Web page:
Saturday, April 27, 2013

Exercise Harder, Not Longer (Men's Journal)

If you want to lower your triglyceride levels (a marker for increasing fat storage), interval exercise does a better job at this task than does steady-state exercise. Some of the best forms of HIIT (high-intensity interval training) are running stadiums, sprints, and jumps, but you can also utilize most cardio machines, such as spin bikes, rowers (the two best, imo), and elipticals.

Full Citation:
Trombold JR, Christmas KM, Machin DR, Kim I-Y, and Coyle EF. (2013, Mar 15). Acute High-Intensity Endurance Exercise is More Effective than Moderate-Intensity Exercise for Attenuation of Postprandial Triglyceride Elevation. Journal of Applied Physiology, 114(6):792-800. DOI: 10.​1152/​japplphysiol.​01028.​2012 [ePub Jan 31, 2013]

Exercise Harder, Not Longer

Andy Batt / Getty Images

Intense workouts are the best way to fight fat

An intense workout is the most efficient way to fight fat, according to new research. Experts have long known that regular exercise helps lower the spike in triglycerides (fat in your blood) that happens after you eat. But a study by the University of Texas suggests that interval training may lower triglyceride levels more than working out longer but not as hard. "The different intensities might modify the way fat and carbohydrates are burned or stored after exercise," says lead researcher Justin Trombold. "By exercising a bit harder, you could save time and get similar, if not better, health benefits." 
Melaina Juntti

Follow us: @mensjournal on Twitter | MensJournal on Facebook
Here is the abstract of original research article - unfortunately, it's not open access.

Acute High-Intensity Endurance Exercise is More Effective than Moderate-Intensity Exercise for Attenuation of Postprandial Triglyceride Elevation

Justin R. Trombold Ph.DKevin M. ChristmasDaniel R. MachinIl-Young Kim, and Edward F. Coyle


Acute exercise has been shown to attenuate postprandial plasma triglyceride elevation (PPTG); however the direct contribution of exercise intensity is less well understood. The purpose of this study was to examine the effects of exercise intensity on PPTG and postprandial fat oxidation. Healthy, young men (n=6) performed one of three experimental treatments: non-exercise control (CON), moderate-intensity (MIE; 50% VO2 peak for 60 min), or isoenergetic high-intensity exercise (HIE; alternating 2 min at 25% and 2 min at 90% VO2 peak). The morning after the exercise, a standardized meal was provided (16 kcal/kg BM; 1.02 g fat/kg, 1.36 g CHO/kg, 0.31 g PRO/kg) and measurements of plasma concentrations of triglyceride (TG), glucose, insulin and β-hydroxybutyrate were made in the fasted condition and hourly for 6 h postprandial. Indirect calorimetry was used to determine fat oxidation in the fasted condition and 2, 4 and 6 h postprandial. Compared to CON, both MIE and HIE significantly attenuated PPTG (Incremental AUC) [75.2 (15.5) %, p = 0.033 and 54.9 (13.5) %, p = 0.001], with HIE also significantly lower than MIE (p = 0.03). Postprandial fat oxidation was significantly higher in MIE [83.3 (10.6) % of total energy expenditure) and HIE (89.1 (9.8) % of total] compared to CON [69.0 (16.1) % of total; p = 0.039 and; p = 0.018, respectively], with HIE significantly greater than MIE (p = 0.012). We conclude that, despite similar energy expenditure, HIE was more effective than MIE for lowering PPTG and increasing postprandial fat oxidation.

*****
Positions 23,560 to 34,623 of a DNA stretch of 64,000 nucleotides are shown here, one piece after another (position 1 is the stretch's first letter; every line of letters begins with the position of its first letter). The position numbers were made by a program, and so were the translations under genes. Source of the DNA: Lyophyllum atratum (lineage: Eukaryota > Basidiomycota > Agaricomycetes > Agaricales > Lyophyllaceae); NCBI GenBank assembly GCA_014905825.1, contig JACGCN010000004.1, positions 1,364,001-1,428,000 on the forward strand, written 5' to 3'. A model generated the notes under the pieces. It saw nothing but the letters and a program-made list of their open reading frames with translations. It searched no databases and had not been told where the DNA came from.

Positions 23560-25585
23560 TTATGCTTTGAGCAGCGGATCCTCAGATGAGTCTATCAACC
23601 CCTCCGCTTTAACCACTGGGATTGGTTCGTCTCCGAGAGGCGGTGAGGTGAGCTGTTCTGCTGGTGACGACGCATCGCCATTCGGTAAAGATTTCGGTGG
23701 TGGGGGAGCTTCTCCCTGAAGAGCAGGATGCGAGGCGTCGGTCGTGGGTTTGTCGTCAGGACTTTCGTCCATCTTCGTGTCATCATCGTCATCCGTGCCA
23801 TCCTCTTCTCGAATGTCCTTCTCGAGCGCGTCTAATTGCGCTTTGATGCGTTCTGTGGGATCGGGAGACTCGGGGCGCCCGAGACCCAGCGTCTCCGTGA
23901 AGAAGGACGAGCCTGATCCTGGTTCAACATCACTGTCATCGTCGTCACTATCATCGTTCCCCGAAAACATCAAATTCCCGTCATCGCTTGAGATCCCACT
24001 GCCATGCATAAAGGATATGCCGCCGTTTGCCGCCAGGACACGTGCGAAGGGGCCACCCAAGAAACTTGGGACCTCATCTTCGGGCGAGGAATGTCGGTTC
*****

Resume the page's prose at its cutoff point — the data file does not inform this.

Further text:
No comments: